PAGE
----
One the most commonly used resources in board games is money. Currency of some kind plays an important role in the economic flow of the game. Sometimes it’s used to purchase or bid for resources, cards, buildings, turn order, or countless other things. Often the money in the game represents the points themselves. No matter it's use, there's quite a variety in the way different games approach currency.
A few weeks ago for CMON Feature Friday, we took a look at dice and how they’ve played a role in gaming. This week, we’re looking at different representations and uses for money in games.
Board games often mirror life in various ways. In life, money can be extremely important. It allows us to do the things we want to do, gives us freedom. In a very similar fashion, money in games can be central to players’ strategy. Getting it can be difficult. But if you have it, your opponents better look out.
The actual physical representation of money differs as widely as its uses. A lot of early games like Monopoly, The Game of LIFE, and PayDay, relied on paper money. Some games still go that route today. But more commonly, designers and publishers are finding new ways to introduce money to games.
Coins are a great way to use money in games. They are easy to make purchases with and exchange for different denominations. Coins are often made to represent the currency of a historical period, capturing the same shape, design, and color that would’ve been common at the time. Sometimes they are nothing more than gold, silver, or copper pieces. But often they’re used to convey information, such as who was an important figure in that period, or what locations or buildings people felt connected to. Even coins from an imaginary time and place, like those found in Arcadia Quest, represent the fictional King David on one side and the Temple of the Dawning Twilight on the other side. It’s interesting to see the types of coins designers add to games set in the future. It’s hard to imagine how our money will evolve in time. There have been advances like credit cards and digital payments, but we still rely heavily on small metal objects to pass currency back and forth. In thousands of years of human history, coins have certainly evolved, but not fundamentally changed, in appearance or use.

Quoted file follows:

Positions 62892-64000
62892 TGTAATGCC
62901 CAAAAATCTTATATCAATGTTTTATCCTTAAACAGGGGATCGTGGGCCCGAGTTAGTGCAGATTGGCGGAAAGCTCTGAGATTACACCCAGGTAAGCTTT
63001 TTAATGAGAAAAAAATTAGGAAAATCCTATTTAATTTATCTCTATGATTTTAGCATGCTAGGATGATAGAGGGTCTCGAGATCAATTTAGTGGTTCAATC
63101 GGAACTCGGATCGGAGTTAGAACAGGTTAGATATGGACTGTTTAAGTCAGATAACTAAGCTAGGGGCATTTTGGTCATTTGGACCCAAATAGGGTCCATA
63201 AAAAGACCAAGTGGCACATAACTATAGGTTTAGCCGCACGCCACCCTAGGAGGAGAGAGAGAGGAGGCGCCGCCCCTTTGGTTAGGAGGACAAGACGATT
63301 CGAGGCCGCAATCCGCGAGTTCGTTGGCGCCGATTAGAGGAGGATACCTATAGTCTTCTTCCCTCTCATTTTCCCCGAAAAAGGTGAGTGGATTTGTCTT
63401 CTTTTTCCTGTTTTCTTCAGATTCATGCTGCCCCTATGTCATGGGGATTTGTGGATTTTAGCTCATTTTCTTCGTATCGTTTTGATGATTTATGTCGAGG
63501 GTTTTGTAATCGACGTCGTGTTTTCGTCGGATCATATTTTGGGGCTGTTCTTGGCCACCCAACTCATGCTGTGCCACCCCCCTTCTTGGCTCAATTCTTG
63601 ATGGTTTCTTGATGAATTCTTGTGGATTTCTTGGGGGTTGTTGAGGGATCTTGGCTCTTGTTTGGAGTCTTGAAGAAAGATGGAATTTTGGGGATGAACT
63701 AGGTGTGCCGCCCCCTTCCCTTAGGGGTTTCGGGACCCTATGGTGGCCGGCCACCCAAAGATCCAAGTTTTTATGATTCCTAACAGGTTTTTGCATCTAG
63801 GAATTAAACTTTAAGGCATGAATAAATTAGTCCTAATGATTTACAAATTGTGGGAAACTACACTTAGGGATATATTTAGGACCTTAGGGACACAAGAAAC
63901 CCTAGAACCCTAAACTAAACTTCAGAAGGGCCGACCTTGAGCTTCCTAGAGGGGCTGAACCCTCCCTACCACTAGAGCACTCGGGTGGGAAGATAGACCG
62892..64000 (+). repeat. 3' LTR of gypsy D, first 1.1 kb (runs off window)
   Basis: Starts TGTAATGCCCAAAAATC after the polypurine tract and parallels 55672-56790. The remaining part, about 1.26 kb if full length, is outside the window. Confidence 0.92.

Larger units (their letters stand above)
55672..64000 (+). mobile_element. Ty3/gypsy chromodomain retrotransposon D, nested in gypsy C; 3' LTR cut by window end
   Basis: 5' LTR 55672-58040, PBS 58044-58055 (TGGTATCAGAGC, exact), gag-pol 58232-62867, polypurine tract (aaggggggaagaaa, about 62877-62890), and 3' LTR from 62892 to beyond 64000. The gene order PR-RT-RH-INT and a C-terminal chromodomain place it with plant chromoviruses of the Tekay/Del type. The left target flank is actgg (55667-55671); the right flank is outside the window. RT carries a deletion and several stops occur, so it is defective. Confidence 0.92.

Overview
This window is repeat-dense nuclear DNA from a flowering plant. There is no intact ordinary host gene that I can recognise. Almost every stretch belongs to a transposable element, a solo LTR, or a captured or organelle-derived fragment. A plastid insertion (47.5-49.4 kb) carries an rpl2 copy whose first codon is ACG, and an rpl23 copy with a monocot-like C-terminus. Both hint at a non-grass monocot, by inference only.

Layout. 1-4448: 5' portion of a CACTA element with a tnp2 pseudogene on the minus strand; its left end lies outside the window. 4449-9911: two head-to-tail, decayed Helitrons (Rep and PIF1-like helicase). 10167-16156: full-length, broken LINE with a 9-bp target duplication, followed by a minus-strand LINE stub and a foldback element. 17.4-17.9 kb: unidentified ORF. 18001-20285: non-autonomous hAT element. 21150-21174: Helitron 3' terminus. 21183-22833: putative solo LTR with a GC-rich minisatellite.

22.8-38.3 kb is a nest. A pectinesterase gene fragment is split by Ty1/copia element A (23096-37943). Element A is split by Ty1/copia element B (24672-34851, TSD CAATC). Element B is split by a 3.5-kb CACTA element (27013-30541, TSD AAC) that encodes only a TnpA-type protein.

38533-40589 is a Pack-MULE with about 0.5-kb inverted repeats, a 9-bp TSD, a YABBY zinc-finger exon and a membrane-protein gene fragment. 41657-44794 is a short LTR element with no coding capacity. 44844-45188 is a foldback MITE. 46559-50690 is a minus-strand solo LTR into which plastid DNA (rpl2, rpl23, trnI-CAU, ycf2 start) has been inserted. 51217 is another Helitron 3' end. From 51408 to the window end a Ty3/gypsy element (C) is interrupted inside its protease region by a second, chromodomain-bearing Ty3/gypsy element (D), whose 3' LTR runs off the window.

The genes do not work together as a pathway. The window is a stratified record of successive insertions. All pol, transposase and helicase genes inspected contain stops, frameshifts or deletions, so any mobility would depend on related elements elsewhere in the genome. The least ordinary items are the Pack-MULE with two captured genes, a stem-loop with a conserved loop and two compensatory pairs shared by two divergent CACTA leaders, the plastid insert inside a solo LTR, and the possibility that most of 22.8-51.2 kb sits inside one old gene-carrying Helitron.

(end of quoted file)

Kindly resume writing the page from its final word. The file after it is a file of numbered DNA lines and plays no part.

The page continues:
In games like Blood Rage or Council of 4, the currency is marked on a personal or central tracker. Sure, the currency in Blood Rage is Rage, but players mark their starting level at the beginning of each age and notch it down as they make purchases. In the same way, your wealth is tracked on the central board in Council of 4. It’s actually a fairly brilliant way to handle the money situation in games. Players can see, at a glance, how much money or spending power their opponents have. This method has not caught on entirely, possibly due to the fact that we inherently want to hold our money, or keep it secret. Regardless, it’s an interesting approach.
One of the big complaints with paper money is that it’s hard to handle. You can’t really shuffle it. The bills stick together. Making change is a pain. All of these problems are easily dealt with by replacing the paper with cards. A few games are taking this approach, most notably The Godfather: Corleone’s Empire. Cards are much easier to handle in almost every way compared to paper money. In the case of The Godfather: Corleone’s Empire, they have to be cards as a function of the game. It makes sense that we like to see our money in bill form. It mimics real life. Cards are an excellent way to have bills, but keep them functional.
Lots of different games will deal with fantasy themes and imaginary currencies. Pretty much anything could be valuable in a different world, and our bills or coins may seem pretty strange to someone from a faraway land. One of the most common fantasy currencies used in games is gems or precious stones. They are relatable for us as forms of currency, as the same items hold value in the real world. More than that though, gems are extraordinarily functional in games. Different values can be assigned to various colors, sizes, and shapes of gems, making for simple exchange and assessment of wealth. If you are going to be playing a game set in a different land, you might as well wheel and deal with a fantasy currency.
They say that money makes the world go ‘round, and it certainly drives the action in a lot of different board games. What are your favorite ways to deal with currency in board games? Let us know on Facebook and Twitter using the hashtag #CMONFeatureFriday.